The ending of The Camel Bookmobile is pretty open, and leaves much to the readers’ imagination. Did you always have that kind of an ending in mind? Is there a sequel in the making, so that your readers can know what happened to Kanika, Scar Boy, Mr. Abasi, Matani, Abayomi, Fi and the rest of the characters?
I typically leave the endings a bit open. As a reader also, I don’t like everything all tied up, and I don’t think that is life. But no, I don’t imagine a sequel. Other ideas have captured my attention.
What is with the ‘mosquito quotes’ in The Camel Bookmobile? Is there a story behind including them in the book?
I wanted to break up the sections with something that would contribute to the timelessness quality of the story, and also to the sense of danger, and would also play with fiction versus non-fiction, since there actually IS a camel bookmobile but my story is made up. All those mosquito quotes are also made up, although they look like I could have found them on Google. After my mom read the book, she called to tell me how much she liked it and she also noted how much research I’d put in to finding those mosquito quotes. “Actually, I made them all up, Mom,” I said. “Oh,” she said, pausing a moment. “Are you allowed to do that?”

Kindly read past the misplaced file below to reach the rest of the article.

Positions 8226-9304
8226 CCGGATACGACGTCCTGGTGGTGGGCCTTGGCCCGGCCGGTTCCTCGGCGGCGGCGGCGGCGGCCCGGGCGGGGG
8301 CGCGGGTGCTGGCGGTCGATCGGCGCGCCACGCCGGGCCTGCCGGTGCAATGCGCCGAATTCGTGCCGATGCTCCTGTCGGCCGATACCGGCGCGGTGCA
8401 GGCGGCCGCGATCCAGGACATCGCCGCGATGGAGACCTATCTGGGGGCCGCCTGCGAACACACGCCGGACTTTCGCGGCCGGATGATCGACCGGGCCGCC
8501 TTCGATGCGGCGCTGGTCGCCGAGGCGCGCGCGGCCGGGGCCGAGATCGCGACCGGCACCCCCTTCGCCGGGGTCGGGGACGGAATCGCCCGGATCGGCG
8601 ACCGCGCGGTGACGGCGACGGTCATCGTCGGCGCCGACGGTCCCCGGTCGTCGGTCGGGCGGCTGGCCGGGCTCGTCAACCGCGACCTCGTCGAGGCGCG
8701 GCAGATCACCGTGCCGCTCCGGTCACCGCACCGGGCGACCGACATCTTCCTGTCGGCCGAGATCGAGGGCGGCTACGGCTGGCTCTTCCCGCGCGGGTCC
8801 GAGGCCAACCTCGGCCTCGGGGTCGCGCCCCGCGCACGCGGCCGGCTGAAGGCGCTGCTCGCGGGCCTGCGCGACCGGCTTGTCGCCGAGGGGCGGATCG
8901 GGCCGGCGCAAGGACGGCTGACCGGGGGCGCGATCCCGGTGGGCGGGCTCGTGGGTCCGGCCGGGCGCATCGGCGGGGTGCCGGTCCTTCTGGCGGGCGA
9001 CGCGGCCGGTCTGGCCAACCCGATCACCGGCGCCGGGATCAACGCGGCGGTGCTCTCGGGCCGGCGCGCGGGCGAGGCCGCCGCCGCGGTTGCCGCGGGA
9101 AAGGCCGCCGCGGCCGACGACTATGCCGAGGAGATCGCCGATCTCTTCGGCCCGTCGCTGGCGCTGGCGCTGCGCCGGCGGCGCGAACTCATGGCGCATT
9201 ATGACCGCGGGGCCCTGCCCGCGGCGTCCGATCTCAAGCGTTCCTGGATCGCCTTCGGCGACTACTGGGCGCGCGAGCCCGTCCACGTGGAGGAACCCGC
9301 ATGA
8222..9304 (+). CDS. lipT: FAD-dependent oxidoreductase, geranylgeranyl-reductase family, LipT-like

Are you working on a book at the moment? Do tell us about the gist of it, in brief. If so, when is it expected to be out?
My fifth novel recently came out; it is titled What Changes Everything, and I’ve felt fortunate with the reviews. You can read the Washington Post review here. At the moment I’m trying to write something about the emotional experience of the last 16 months working in Afghanistan, but I do have an idea for a novel. Like with my kids, I don’t talk about work in progress, though; sorry!
Tell us about your The Afghan Women’s Writing Project. What exactly is it?
The Afghan Women’s Writing Project pairs Afghan women with published authors in the United States for online writing classes in three secure classrooms and then publishes the writing on www.awwproject.org. The idea developed after I saw a videotape smuggled out of Afghanistan in 1999 that showed the execution of Zarmeena, a mother of seven, killed by the Taliban in Kabul’s Ghazni Stadium in front of a crowd for allegedly murdering her husband.
Watching the videotape of Zarmeena kneeling on the soccer stadium and then being shot repeatedly was heart-stopping. Without knowing any particulars, I wondered if in fact her act hadn’t been criminal, but instead one of enormous courage. I was determined to find out about her.
But few details were available, and this made me realize not only were Afghan women hidden beneath burqas, but their stories were silenced. After many years as a journalist, I had come to believe that telling one’s own story is as important to a certain kind of survival as food and shelter. In response, I began to learn what I could about Afghanistan, reading books and articles, attending lectures. This interest led to my visits to Afghanistan and, in May 2009, the founding of AWWP.
Thank you so much for this, Masha!
I hope you guys had as much fun reading the interview as I had communicating with her!